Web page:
I will pay anything for this product now, if it does nothing other than what you mentioned!Nov 15, 2011 at 10:11 am #1802007ziff houseMember
stuff could be extremely toxic, imagine if it gets inside the body making things hydroscopic where they shouldn't be. Nano stuff makes me nervous, its working at a whole new level, depends how ''nano' though.Nov 15, 2011 at 10:18 am #1802010Colin KrusorBPL Member
@ckrusorLocale: Northwest US
I'm reluctant to jump in and add more speculation, but I think (given that we are backpackers), it might be prudent to consider carefully the environmental impacts of a product like this. I'm wary of something that is so hydrophobic. If it is UV stable, super hydrophobicity might confer environmental stability. A small slick of this stuff on a rock might not immediately break down.
It is very important, biologically, that most natural surfaces are pretty hydrophilic. Wood, soil, and most kinds of weathered rock readily wet out, and the plants and animals that we appreciate as backpackers depend on that property.
I wouldn't want to look back in a few years and have to accept that a want for high performance gear drove me to take something into the backcountry that damaged it.Nov 15, 2011 at 10:31 am #1802012Diplomatic MikeMember
@mikefaedundeeLocale: Under a bush in Scotland
This sounds very similar to Ion Mask that was the 'next big thing' a few years ago. Some outdoor products here in the UK used it, but it never proved popular.Nov 15, 2011 at 11:31 am #1802044Carter YoungBPL Member
@kidcobaltLocale: Western Montana
NeverWet would be great even if it has no breathability for tent flies and packs, if:
It doesn't cost a fortune;
It is relatively durable;
It isn't highly flammable;Nov 15, 2011 at 5:25 pm #1802173
'No explanation is really necessary by a particular product, because it's actually basically common knowledge within the industry …'
'I will pay anything …'
That's exactly the desired reponse.Nov 15, 2011 at 5:40 pm #1802179
Have you even briefly looked at the physics involved?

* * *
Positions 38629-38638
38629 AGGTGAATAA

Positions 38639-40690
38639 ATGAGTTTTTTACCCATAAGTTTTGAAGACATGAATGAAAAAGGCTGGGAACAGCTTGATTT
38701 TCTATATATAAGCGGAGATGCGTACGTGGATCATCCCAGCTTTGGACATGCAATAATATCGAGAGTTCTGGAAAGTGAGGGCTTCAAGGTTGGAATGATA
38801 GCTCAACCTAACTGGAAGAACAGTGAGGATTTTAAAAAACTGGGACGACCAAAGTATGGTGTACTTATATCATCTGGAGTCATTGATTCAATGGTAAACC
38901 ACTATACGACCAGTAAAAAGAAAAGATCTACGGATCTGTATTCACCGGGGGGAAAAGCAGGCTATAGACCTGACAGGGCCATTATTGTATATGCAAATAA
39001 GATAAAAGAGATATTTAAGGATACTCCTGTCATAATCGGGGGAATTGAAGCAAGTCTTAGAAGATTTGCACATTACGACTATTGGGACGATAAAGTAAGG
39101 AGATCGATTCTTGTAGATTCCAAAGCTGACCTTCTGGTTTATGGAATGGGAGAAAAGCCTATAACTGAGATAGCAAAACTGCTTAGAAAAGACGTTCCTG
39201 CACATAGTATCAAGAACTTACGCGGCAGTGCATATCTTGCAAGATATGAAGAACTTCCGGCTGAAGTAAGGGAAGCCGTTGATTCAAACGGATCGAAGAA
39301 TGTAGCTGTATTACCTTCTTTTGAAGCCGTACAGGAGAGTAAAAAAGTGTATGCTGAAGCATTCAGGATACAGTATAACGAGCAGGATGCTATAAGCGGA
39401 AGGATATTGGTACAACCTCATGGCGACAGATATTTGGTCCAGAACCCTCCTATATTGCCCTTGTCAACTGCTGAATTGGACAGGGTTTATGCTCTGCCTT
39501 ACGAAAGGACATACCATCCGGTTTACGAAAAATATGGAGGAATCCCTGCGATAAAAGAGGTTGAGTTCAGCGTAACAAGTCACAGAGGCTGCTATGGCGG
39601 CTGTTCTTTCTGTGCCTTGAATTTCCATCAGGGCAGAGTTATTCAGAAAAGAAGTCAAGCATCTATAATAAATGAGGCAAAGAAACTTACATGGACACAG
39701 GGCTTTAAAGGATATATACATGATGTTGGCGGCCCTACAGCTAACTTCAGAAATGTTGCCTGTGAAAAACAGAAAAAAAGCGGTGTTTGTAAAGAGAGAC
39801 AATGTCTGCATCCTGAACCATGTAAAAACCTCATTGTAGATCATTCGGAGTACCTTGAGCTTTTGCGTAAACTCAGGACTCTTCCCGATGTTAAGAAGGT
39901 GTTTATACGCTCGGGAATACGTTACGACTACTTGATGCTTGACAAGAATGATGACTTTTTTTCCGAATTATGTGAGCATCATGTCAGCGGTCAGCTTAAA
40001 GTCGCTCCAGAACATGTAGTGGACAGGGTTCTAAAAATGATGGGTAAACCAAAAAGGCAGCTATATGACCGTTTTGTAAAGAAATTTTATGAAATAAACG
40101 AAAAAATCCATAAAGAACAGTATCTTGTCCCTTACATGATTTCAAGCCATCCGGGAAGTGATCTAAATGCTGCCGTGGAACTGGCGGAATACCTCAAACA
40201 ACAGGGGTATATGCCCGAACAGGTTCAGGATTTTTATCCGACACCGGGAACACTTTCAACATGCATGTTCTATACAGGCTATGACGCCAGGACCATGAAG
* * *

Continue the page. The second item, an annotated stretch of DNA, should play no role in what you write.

All hydrophobic treatments do the same general thing to the surface. They could all very reasonably be considered "nano."Nov 15, 2011 at 5:51 pm #1802187
Sorry for not looking, although I did read the Wikepedia article before posting. As my first post revealed, I am not a physicist.
However, I am a former barrister with considerable experience in the area of consumer fraud, and prefer to believe that I know it when I see it.Nov 15, 2011 at 6:01 pm #1802193Ernie FuentesBPL Member
My wife got it as a test product in a household setting.
All I can say is that water does not stick to it. It comes out dry from the toilet.
It does work.
As soon as I saw it, my mind also ran to the potential uses of this product.
ernie the eyeballNov 15, 2011 at 8:39 pm #1802258drowning in spamMember
Forget the plunger, I want this on my car to keep the cats off and so birds can't mar my freshly waxed paint. Then I want this on my shoes so I can walk on water.Nov 15, 2011 at 9:31 pm #1802280steven franchukMember
This stuff simply makes it very difficult for water to stick to a surface. So water won't stick to the fibers of fabric. Water can still get between the fibers. Once it does, it will make it all the way through and you will get wet.
If water hits a sweater treated with this stuff most will roll off. However if it lands on a flat surface such as your shoulder it may sit there. Then when the next rain drop hits the first the resulting pressure will push water between the fibers. Any more rain drops that hit will drive the water further through the fabric even though the water is not sticking to the fibers. So a sweater treated with never wet will stay dry but water will still make it through to your skin. It would take longer but in the end you will get wet. Fleece would be the same.